Bill Gates’ fanciful memory

Love or loathe Bill Gates, one must admit—the man is a part of technology history. His lifetime accomplishments are many.

Which makes it all the more inexplicable that his inner Santos insists on some outlandish resume embellishment.

Weighing in on AI with his blog article, The Age of AI has begun, Bill puts AI in context. He sees it as one of two revolutionary demos he’s seen in his lifetime. This is how he describes the first.

“[It] was in 1980, when I was introduced to a graphical user interface—the forerunner of every modern operating system, including Windows. I sat with the person who had shown me the demo, a brilliant programmer named Charles Simonyi, and we immediately started brainstorming about all the things we could do with such a user-friendly approach to computing. Charles eventually joined Microsoft, Windows became the backbone of Microsoft, and the thinking we did after that demo helped set the company’s agenda for the next 15 years.”

Impressive! Who else but Bill Gates could spot the potential in this graphical interface thing and develop the software to help us do all that amazing future-y stuff?

Oh, right. That other guy. Steve something-or-other, was it?

This calls for some serious fact checking. So I now turn to our dependable old friend, Reality.

Bill Gates and Steve Jobs weren’t far apart at the starting line. Taking Bill at his word, his moment of inspiration came at a 1980 demo, while Steve found inspiration during his visit to the Xerox PARC labs in 1979.

However, from their similar starting points, history shows that the two took entirely different paths.

In January, 1983, while Bill was busy “envisioning,” Steve shipped the first computer with a graphical interface—Lisa. One year later, he unveiled Macintosh, taking graphical computing mainstream. Still nothing from Bill.

It wasn’t until November, 1985, nearly two years after Macintosh and five years after his moment of inspiration, that Bill shipped Windows 1.0. BUT… after all those years, that first version of Windows wasn’t even a complete OS. It was an extension to Microsoft’s Jurassic-era PC interface, with crude graphics and windows that couldn’t be layered.

Fast forward two more years to 1987. That’s when Bill finally shipped Windows 2.0, Microsoft’s first OS with an integrated graphical interface—and Steve Jobs promptly sued for Grand Theft Interface.

However Bill wants to be remembered, he was not the brash, inventive hero of the revolution. His Windows origin story ignores what history proves: Apple was the leader and Microsoft was the follower.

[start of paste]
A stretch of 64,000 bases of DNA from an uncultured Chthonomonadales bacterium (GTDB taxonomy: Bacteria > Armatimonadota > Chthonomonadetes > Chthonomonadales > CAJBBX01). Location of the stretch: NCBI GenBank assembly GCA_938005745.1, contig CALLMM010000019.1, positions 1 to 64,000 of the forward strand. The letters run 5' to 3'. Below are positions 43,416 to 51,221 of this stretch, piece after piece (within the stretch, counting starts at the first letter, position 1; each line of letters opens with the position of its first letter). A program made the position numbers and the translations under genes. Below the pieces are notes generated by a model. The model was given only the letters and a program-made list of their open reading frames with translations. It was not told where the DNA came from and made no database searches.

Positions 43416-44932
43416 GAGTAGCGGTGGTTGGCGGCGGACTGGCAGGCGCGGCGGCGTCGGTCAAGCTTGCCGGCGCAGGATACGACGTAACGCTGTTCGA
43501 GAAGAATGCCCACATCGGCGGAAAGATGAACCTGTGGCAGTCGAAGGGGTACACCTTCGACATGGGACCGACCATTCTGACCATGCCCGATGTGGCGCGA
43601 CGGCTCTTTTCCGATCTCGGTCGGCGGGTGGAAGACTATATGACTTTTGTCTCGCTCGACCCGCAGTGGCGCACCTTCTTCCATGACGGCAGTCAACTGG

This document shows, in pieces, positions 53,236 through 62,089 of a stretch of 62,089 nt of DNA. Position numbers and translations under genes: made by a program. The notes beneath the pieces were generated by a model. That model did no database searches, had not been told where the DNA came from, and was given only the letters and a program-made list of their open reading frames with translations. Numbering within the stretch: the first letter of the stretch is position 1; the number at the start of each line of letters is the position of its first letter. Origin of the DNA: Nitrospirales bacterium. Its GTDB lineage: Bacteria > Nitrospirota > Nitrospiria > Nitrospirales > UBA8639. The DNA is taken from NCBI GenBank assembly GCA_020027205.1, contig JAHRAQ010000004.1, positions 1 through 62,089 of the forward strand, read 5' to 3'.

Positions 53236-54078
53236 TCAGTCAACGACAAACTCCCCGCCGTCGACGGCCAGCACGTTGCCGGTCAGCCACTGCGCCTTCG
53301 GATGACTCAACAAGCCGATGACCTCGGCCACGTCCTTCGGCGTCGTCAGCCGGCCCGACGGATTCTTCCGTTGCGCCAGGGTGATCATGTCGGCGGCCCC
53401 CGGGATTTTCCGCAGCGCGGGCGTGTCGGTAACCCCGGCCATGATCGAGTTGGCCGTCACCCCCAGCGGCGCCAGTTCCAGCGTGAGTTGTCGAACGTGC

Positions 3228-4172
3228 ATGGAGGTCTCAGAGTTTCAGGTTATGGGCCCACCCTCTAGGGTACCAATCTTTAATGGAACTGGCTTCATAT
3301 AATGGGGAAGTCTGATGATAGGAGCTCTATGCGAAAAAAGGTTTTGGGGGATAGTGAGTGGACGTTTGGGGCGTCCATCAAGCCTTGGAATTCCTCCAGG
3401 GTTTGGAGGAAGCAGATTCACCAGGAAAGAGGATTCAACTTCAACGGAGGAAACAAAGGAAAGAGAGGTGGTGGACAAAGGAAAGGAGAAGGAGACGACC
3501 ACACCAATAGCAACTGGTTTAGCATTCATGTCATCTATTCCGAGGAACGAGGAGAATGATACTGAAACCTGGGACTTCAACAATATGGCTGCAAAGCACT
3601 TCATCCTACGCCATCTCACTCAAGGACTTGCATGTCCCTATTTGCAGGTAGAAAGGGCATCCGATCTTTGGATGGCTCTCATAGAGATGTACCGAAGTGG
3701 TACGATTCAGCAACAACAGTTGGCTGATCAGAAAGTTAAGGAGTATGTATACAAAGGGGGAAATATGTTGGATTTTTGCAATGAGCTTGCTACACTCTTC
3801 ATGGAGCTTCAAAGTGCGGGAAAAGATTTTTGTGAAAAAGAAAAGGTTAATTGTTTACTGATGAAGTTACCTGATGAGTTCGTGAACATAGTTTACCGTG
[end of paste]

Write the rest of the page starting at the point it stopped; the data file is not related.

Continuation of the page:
What Bill can claim is that in the tech business, being first does not guarantee success, short- or long-term. Though it had to play catch-up with Apple, Windows went on to earn unfathomable billions over the decades. The Mac market is thriving, but there are vastly more PCs in this world.

One of the great observations on this topic comes from another Bill Gates—the fictional one depicted in the old movie, The Pirates of Silicon Valley. In that film’s final confrontation, Jobs fumes at Gates for stealing Apple’s ideas to create Windows.

Steve says,”We’re better than you,” and Gates fires back, “You don’t get it, Steve—that doesn’t matter.”

Ouch. But Imaginary Bill does have a point. Apple being better (or first) did not shake Microsoft’s stranglehold on the PC market. Macintosh struggled mightily in those days.

But back to Bill’s article.

Do I detect a wee bit of an ego issue? It appears that Bill never got over the many years that Steve Jobs was praised as the true visionary, and not him.

I do understand Bill referencing the graphical interface to begin his article. Like AI, it was a world-changing idea. But he’s gone light years beyond referencing—he’s claiming 100% credit.

In his alternate universe, Bill Gates alone saw the future, he alone did the hard work, and he alone created a new future for all of us with his revolutionary software.

That is one wildly bonkers misrepresentation. And I fear that those who don’t know the history will actually believe it.

I can’t deny that Bill Gates helped write the history of computers. Who could? It’s just a shame that his ego insists on rewriting it now.